Randy Bachman hopes that recent legal actions against the current version of the Guess Who will help other key members who've lost control of their original groups.

Bachman co-founded the band in 1966 just before Burton Cummings joined. They combined to co-write many of the Guess Who's best-known songs, including the Top 10 hits "These Eyes," "No Time" and "American Woman." Bachman left in 1970 to form Bachman-Turner Overdrive and then the Guess Who split in 1975.

Cummings joined Bachman in a handful of Guess Who reunions but the group eventually moved forward on a permanent basis without them in the late '80s. Original bassist Jim Kale obtained the rights to the name and was soon joined by fellow cofounder Garry Peterson on drums.

READ MORE: How the Guess Who Carried on After Randy Bachman

Kale retired in 2016 and Cummings and Bachman allege in a 2023 lawsuit that Peterson doesn't appear at every Guess Who concert – leaving the lineup without any core members. At the same time, Bachman and Cummings said some of the group's promotional material featured their images. The duo described that as tantamount to fraud.

Bachman said he and his long-time bandmate might never have known if not for social media. "Because everybody was shut down for the last three years, there's no newspaper, there's no Rolling Stone," Bachman tells UCR. "So everybody started communicating with us personally with Instagram, with YouTube, with TikTok."

Fans started sending "shots they had taken with their iPhone," Bachman says. They said, "'We drove 600 miles to see you and [instead saw] a bunch of guys who weren't even born when these songs were hit songs.' 'We spent 100 bucks each, and there's eight of us, and the songs don't even sound like you guys.' '"American Woman" now has a flute solo – and that doesn't fit.' Stuff like that. They started communicating with us directly."

When the legal process continued to drag on, Cummings turned to a drastic, unprecedented option: He terminated the rights agreements on his songs to keep the Guess Who from performing them in concert. The current version of the band was forced to cancel a string of scheduled concerts. Otherwise, Bachman believes they might have continued on forever.

"You can't really stop that because they own the name; they trademarked the name," Bachman concedes. "But it's false advertising; it's fraud to say that. And the thing is, when they're promoting it, they're playing 'These Eyes' and 'American Woman' and 'No Time,' which is me on guitar and Burton singing it – and we wrote them. So, it was a brilliant move to pull the performance [rights] on that away from those guys. Now they can sit and talk. We can talk and do some business."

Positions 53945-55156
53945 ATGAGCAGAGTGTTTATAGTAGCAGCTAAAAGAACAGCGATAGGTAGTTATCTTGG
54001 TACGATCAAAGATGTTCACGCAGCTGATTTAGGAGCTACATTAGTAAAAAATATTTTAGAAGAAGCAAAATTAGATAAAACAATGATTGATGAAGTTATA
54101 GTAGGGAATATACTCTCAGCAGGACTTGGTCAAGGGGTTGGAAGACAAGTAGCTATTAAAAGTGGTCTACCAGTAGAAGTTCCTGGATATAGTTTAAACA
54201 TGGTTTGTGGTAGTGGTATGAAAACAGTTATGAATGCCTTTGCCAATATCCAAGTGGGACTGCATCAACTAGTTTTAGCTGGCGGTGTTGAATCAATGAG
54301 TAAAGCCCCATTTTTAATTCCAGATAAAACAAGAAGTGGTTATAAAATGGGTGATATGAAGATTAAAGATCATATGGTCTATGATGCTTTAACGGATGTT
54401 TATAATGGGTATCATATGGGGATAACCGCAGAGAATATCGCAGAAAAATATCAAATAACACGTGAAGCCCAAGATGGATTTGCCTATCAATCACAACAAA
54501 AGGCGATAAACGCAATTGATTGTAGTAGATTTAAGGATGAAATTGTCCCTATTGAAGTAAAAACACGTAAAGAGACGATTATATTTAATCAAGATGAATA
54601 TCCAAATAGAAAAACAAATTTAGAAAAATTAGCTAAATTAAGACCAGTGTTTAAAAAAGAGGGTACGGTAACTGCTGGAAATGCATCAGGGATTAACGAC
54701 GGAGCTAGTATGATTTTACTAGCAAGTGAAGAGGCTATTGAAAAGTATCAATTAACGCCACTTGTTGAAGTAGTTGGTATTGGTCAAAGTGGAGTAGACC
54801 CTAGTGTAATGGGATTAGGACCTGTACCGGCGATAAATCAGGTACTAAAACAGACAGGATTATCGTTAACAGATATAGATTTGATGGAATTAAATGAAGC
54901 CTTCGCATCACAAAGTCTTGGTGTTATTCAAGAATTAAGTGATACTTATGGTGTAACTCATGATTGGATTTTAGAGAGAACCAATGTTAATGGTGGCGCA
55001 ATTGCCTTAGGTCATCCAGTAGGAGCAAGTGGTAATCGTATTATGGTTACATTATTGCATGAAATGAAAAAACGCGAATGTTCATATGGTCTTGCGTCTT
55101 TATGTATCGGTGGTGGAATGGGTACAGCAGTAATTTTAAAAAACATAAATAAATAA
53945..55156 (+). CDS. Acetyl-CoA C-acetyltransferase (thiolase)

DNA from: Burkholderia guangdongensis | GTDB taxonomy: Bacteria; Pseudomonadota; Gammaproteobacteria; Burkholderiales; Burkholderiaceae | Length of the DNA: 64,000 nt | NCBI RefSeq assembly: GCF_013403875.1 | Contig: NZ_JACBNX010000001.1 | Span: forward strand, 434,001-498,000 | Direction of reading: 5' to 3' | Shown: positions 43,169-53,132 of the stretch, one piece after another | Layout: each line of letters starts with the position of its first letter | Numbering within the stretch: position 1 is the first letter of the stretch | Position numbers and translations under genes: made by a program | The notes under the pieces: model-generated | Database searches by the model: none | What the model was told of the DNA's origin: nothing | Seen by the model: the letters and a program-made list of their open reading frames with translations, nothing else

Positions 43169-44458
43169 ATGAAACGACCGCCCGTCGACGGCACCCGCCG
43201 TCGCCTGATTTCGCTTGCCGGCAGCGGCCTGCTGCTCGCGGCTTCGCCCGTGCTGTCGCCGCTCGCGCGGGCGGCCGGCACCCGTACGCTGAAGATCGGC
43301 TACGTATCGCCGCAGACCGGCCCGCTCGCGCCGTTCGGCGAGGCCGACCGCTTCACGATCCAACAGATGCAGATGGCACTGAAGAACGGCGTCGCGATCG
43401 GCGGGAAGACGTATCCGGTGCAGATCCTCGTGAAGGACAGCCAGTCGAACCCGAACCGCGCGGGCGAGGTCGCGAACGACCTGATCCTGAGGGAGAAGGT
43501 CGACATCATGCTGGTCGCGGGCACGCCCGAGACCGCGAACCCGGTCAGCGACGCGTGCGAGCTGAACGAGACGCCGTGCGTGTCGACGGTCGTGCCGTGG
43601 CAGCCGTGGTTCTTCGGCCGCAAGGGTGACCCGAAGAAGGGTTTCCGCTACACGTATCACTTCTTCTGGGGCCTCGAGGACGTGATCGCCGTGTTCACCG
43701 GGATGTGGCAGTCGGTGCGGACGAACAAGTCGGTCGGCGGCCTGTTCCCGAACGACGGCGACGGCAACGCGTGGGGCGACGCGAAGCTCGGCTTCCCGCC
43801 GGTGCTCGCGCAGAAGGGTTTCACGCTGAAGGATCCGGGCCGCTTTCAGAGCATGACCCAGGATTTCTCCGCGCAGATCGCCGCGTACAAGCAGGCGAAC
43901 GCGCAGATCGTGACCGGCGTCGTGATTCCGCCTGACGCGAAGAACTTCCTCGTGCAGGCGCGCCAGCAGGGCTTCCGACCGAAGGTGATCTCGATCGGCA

Former Guess Who Members Losing Big Money

They're admittedly losing a huge source of income, but Bachman and Cummings say the sacrifice is worth it to wrest back some level of oversight of the group they helped build. They also think their efforts could have a positive impact on bands in similar situations, like Little River Band.

"Well, the lawyer who figured this out, I believe she set a precedent," says Bachman, who is auctioning off some 200 of his signature guitars later this month. "I think there should be a court of fairness in the world. Do you know what I mean? I remember there used to be three Fleetwood Macs, three Platters – three whatever. Some guy who swept the floor once or, you know, carried a suitcase claims the name, and he goes out and does the songs."

Graeham Goble, Glenn Shorrock and Beeb Birtles co-founded Little River Band in the mid-'70s but eventually drifted out of its lineup – then lost control of the trademark. "They can't even play as Little River Band and that's totally unfair," Bachman says.

Little River Band is now led by Wayne Nelson, who joined in time to sing on Little River Band's early-'80s hits "The Night Owls" and "Take It Easy on Me." "I mean, I knew all the guys – Glenn Shorrock and Beeb Birtles and the whole band," Bachman adds. "They have to tour as Shorrock Birtles [and Goble], using their own names rather than Little River Band."

Bachman confirmed that he can still perform the Guess Who songs he co-wrote during his own concerts, since he retains co-authorship rights. He was unsure, however, whether these legal actions would also preclude Lenny Kravitz from singing "American Woman." Kravitz charted with a cover of the song in 1999 after its inclusion on the soundtrack for Austin Powers: The Spy Who Shagged Me.

Bands With No Original Members

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Gallery Credit: Nick DeRiso